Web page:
NeoSWSerial and AltSoftSerial are better software serial libraries, but you still have to check for timer conflicts with other libraries, like Servo.

The servo must be powered separately from the Arduino (and certainly not from the 5V output). Don’t forget to connect all the grounds!

Oh so 3.3 volt for the servo? May I ask why it needs to be powered seperately? Also, what is "seperately" another battery or another cirquit on the same bettery?

Most servos require 4.8 to 6 (sometimes 7.4) V. A 4xAA battery pack will work for one or two small servos.

Servos and motors inject severe electrical noise into the power supply, which can damage the Arduino and/or cause it to malfunction, and the Arduino on board regulator cannot safely supply enough current to run a motor or servo.

You will see lots of bad tutorials that say otherwise, but if you want your project to work when it needs to work, ignore such bad advice.

ServoTimer.h is the new library you'll need. The commands are the same except, as I said earlier, write() takes ms not angles. So write(0) becomes write(1000) and write(180) would be write(2000).

For power, 4 x 1.2V NiMH rechargeable AA batteries (Eneloops etc) are ideal as they can handle high currents better than standard AAs.

Steve

I use a TIANKONGRC SG90 and I googled the name, it indeed says 4.8 - 6 V. Does that mean I can use 5V? We aren't able to just add another battery pack as it wouldn't fit in the CanSat. I can just put the Digital Connection on pin 6 and put the GND and VCC directly on the battery that's also in another cirquit with the whole arduino tho right?

slipstick:
ServoTimer.h is the new library you'll need.

When I google it I see "Servotimer2.h" alot. Is this correct? Could you otherwise send a link please

Typo. Yes it’s GitHub - nabontra/ServoTimer2: ServoTimer2 is a simple library for Arduino 1.x that does not use Timer1 in case of a conflict. I had it right the first time I gave you the name.

The rest is impossible to answer without knowing what “the Digital connection” and the existing battery are. Why not draw a simple schematic of what you are proposing. It would also help to know what Arduino you’re using.

Steve

I'm using a Pro Micro and attached are:

BME680: pin 15, 14, 16, 10 + GND & VCC
Ultimate GPS Breakout v3: pin 7, 8 + GND & VCC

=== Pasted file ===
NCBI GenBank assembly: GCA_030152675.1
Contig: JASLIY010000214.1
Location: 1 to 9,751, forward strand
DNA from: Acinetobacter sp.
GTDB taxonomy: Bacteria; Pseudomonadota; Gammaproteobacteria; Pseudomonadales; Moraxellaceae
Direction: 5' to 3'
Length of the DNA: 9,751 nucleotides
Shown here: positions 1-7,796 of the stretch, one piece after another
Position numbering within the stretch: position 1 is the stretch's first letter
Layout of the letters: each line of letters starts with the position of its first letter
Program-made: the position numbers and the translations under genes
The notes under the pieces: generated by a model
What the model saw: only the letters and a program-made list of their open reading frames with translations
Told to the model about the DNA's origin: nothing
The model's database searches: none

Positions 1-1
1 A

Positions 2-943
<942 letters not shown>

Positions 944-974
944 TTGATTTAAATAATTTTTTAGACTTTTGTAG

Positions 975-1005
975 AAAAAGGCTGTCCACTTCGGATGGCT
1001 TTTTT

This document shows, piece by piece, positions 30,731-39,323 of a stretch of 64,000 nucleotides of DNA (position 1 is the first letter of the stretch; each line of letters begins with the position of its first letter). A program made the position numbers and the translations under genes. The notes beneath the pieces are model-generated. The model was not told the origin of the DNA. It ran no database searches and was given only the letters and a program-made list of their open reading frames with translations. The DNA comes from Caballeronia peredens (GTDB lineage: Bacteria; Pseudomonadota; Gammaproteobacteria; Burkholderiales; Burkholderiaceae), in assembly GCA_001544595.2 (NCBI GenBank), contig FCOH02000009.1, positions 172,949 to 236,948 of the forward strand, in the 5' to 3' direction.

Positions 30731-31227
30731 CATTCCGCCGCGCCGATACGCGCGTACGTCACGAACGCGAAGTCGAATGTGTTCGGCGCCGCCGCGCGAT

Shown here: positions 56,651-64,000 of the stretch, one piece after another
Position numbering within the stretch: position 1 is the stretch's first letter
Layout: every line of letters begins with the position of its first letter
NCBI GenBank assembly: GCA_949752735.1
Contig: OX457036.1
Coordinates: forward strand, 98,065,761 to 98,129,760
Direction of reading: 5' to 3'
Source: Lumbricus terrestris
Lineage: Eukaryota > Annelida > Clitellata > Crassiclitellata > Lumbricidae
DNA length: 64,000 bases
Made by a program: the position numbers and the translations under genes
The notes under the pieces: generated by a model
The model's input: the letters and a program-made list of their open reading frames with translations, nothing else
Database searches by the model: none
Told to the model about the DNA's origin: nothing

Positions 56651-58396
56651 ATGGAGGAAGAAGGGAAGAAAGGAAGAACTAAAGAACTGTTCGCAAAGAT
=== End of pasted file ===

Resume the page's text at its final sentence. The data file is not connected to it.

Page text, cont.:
APC220: pin 7, 8 + GND & VCC
microSD: connected on pin 15, 14, 16, 10 but not programmed yet
Servo Motor: pin 6

I went to the website you sent and I found a download link in the ServoTimer2.o folder. Is this correct? :expressionless:
Also I realised it has been a few months since last uploading a library... I'm sorry, could you explain how to do that?

We aren't able to just add another battery pack as it wouldn't fit in the CanSat.

Then at the very minimum you need a decoupling filter to keep servo electrical noise out of the Arduino and sensor power.

Otherwise, Murphy's Law guarantees that the Arduino will fail when the servo starts to move, but not on the bench, just while in flight :wink:

A typical power supply decoupling filter is shown below. You might need to optimize R and C values -- there is plenty of literature on the topic.

Some decoupling filter designs include a diode to protect the critical circuitry against severe voltage drops, such as when the servo draws the stall current (which is every time it starts to move).

decouple.png

decouple.png

100µF is small for drop-out suppression like this(*), start at 1000µF or more perhaps. Using a
schottly diode rather than a 47 ohm resistor will prevent the cap discharging back through
the servo too.

(*) The Uno already have this sort of capacitance on board I believe.

And you still haven't said what your battery is.

Steve

small for drop-out suppression

Read the read of the post.

Okay so our battery isn’t as easy as we’d hoped but here it comes…
We attached 2 Lithium Polymer batteries to eachother. One is 2000 mAh and the other is 380 mAh. (both 3.7 V)
We wired the endings of the batteries so that we have 2 circuits. ( I just realised I’ve spelled circuits wrong all along)
One circuit now has 3.7 V and the other has 2 * 3.7 V = 7.4 V
The 7.4 V circuit will be converted into 5 V using this little voltage converter that I’d never seen before.
Anyways, the arduino will be powered on 5 V and the 3.7 V will be used on a camera not mentioned before.

From what I’ve heard I think what I understand is that the servo should be directly connected to the 5 V loop with the attach pin still on the arduino obviously and I should be using the <ServoTimer2.h> library. (correct me if i’m wrong)